What are the differences between Perl, Python, AWK and sed?

What are the main differences among them? And in which typical scenarios is it better to use each language?


  • In order of appearance, the languages are sed, awk, perl, python.

    The sed program is a stream editor and is designed to apply the actions from a script to each line (or, more generally, to specified ranges of lines) of the input file or files. Its language is based on ed, the Unix editor, and although it has conditionals and so on, it is hard to work with for complex tasks. You can work minor miracles with it - but at a cost to the hair on your head. However, it is probably the fastest of the programs when attempting tasks within its remit. (It has the least powerful regular expressions of the programs discussed - adequate for many purposes, but certainly not PCRE - Perl-Compatible Regular Expressions)

    The awk program (name from the initials of its authors - Aho, Weinberger, and Kernighan) is a tool initially for formatting reports. It can be used as a souped-up sed; in its more recent versions, it is computationally complete. It uses an interesting idea - the program is based on 'patterns matched' and 'actions taken when the pattern matches'. The patterns are fairly powerful (Extended Regular Expressions). The language for the actions is similar to C. One of the key features of awk is that it splits the input automatically into records and each record into fields.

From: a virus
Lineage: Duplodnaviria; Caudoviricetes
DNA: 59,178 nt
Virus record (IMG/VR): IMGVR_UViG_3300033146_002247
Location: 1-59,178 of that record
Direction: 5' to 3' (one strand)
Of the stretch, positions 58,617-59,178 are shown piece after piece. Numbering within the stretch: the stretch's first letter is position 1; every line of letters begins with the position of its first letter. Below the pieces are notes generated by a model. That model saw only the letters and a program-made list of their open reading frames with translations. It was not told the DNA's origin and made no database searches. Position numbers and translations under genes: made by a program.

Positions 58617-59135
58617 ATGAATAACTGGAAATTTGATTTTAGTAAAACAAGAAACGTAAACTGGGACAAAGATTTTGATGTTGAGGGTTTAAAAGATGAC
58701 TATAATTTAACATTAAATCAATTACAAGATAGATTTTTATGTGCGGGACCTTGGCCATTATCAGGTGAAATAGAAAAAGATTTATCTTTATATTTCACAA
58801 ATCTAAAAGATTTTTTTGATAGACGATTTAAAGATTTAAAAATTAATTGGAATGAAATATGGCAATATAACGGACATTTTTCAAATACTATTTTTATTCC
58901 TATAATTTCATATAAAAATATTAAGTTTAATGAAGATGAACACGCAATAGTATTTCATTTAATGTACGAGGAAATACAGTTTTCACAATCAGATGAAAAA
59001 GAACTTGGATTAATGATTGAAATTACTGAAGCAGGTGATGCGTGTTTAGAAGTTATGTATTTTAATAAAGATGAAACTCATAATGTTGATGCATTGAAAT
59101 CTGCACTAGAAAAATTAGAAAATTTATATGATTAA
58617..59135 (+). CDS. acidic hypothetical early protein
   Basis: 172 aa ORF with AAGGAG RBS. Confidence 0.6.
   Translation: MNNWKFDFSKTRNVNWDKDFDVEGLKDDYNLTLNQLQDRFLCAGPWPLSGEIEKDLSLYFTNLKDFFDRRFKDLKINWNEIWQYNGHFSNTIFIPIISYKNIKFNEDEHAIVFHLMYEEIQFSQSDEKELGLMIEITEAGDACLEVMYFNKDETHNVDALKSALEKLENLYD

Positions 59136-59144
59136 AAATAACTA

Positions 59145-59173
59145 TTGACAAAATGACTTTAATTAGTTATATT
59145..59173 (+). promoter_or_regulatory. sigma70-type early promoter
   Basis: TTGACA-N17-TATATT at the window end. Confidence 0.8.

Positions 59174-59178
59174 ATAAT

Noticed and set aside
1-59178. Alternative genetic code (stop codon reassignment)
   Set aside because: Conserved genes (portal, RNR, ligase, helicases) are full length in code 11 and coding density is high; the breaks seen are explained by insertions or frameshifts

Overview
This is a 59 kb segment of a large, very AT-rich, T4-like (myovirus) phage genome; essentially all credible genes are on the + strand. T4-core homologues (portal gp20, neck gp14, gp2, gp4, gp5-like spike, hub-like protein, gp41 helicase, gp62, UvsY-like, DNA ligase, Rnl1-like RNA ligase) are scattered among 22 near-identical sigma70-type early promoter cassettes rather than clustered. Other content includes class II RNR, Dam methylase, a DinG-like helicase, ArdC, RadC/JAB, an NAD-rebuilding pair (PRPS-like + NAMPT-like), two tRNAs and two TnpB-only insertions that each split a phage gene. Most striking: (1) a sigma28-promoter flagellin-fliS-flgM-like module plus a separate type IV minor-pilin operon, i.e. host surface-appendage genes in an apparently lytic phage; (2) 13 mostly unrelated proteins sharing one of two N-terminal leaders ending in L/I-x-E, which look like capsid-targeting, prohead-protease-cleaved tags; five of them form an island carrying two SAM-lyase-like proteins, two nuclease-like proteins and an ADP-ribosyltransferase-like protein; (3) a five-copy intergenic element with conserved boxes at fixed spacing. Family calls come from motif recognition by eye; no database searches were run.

Perl was written in part as an awk-killer and sed-killer. Two of the programs provided with it are a2p and s2p for converting awk scripts and sed scripts into Perl. Perl is one of the earliest of the next generation of scripting languages (Tcl/Tk can probably claim primacy). It has powerful integrated regular expression handling with a vastly more powerful language. It provides access to almost all system calls and has the extensibility of the CPAN modules. (Neither awk nor sed is extensible.) One of Perl's mottos is "TMTOWTDI - There's more than one way to do it" (pronounced "tim-toady"). Perl has 'objects', but it is more of an add-on than a fundamental part of the language.

    Python was written last, and probably in part as a reaction to Perl. It has some interesting syntactic ideas (indenting to indicate levels - no braces or equivalents). It is more fundamentally object-oriented than Perl; it is just as extensible as Perl.

    OK - when to use each?

    • Sed - when you need to do simple text transforms on files.
    • Awk - when you only need simple formatting and summarisation or transformation of data.
    • Perl - for almost any task, but especially when the task needs complex regular expressions.
    • Python - for the same tasks that you could use Perl for.

    I'm not aware of anything that Perl can do that Python can't, nor vice versa. The choice between the two would depend on other factors. I learned Perl before there was a Python, so I tend to use it. Python has less accreted syntax and is generally somewhat simpler to learn. Perl 6, when it becomes available, will be a fascinating development.

    (Note that the 'overviews' of Perl and Python, in particular, are woefully incomplete; whole books could be written on the topic.)